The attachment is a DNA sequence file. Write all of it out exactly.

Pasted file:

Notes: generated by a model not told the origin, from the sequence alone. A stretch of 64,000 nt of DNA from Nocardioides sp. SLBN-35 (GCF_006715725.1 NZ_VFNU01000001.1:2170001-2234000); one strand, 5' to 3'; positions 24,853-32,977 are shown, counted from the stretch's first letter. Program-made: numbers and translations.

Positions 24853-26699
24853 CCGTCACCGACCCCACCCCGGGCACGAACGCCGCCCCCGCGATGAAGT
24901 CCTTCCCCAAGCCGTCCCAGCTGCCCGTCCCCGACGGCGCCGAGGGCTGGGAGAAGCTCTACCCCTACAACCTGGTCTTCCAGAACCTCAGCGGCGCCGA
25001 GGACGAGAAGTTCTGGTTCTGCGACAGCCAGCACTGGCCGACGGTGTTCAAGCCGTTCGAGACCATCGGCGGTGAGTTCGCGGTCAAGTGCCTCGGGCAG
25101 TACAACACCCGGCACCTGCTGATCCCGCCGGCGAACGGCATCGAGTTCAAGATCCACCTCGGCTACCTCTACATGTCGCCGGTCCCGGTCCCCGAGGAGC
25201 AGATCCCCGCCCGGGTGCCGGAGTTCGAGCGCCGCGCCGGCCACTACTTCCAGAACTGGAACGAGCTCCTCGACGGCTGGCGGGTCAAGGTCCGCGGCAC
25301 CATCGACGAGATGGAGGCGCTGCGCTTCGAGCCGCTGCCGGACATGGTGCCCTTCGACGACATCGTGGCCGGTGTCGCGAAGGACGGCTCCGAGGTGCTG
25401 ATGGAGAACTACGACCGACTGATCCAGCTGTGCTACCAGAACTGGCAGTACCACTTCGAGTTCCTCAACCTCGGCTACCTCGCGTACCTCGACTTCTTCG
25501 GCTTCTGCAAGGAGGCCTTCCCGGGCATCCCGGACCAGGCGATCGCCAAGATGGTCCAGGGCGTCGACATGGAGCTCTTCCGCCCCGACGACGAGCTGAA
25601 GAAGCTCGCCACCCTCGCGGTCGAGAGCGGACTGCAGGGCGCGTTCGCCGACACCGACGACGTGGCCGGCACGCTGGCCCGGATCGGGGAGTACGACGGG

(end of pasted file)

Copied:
Notes: generated by a model not told the origin, from the sequence alone. A stretch of 64,000 nt of DNA from Nocardioides sp. SLBN-35 (GCF_006715725.1 NZ_VFNU01000001.1:2170001-2234000); one strand, 5' to 3'; positions 24,853-32,977 are shown, counted from the stretch's first letter. Program-made: numbers and translations.

Positions 24853-26699
24853 CCGTCACCGACCCCACCCCGGGCACGAACGCCGCCCCCGCGATGAAGT
24901 CCTTCCCCAAGCCGTCCCAGCTGCCCGTCCCCGACGGCGCCGAGGGCTGGGAGAAGCTCTACCCCTACAACCTGGTCTTCCAGAACCTCAGCGGCGCCGA
25001 GGACGAGAAGTTCTGGTTCTGCGACAGCCAGCACTGGCCGACGGTGTTCAAGCCGTTCGAGACCATCGGCGGTGAGTTCGCGGTCAAGTGCCTCGGGCAG
25101 TACAACACCCGGCACCTGCTGATCCCGCCGGCGAACGGCATCGAGTTCAAGATCCACCTCGGCTACCTCTACATGTCGCCGGTCCCGGTCCCCGAGGAGC
25201 AGATCCCCGCCCGGGTGCCGGAGTTCGAGCGCCGCGCCGGCCACTACTTCCAGAACTGGAACGAGCTCCTCGACGGCTGGCGGGTCAAGGTCCGCGGCAC
25301 CATCGACGAGATGGAGGCGCTGCGCTTCGAGCCGCTGCCGGACATGGTGCCCTTCGACGACATCGTGGCCGGTGTCGCGAAGGACGGCTCCGAGGTGCTG
25401 ATGGAGAACTACGACCGACTGATCCAGCTGTGCTACCAGAACTGGCAGTACCACTTCGAGTTCCTCAACCTCGGCTACCTCGCGTACCTCGACTTCTTCG
25501 GCTTCTGCAAGGAGGCCTTCCCGGGCATCCCGGACCAGGCGATCGCCAAGATGGTCCAGGGCGTCGACATGGAGCTCTTCCGCCCCGACGACGAGCTGAA
25601 GAAGCTCGCCACCCTCGCGGTCGAGAGCGGACTGCAGGGCGCGTTCGCCGACACCGACGACGTGGCCGGCACGCTGGCCCGGATCGGGGAGTACGACGGG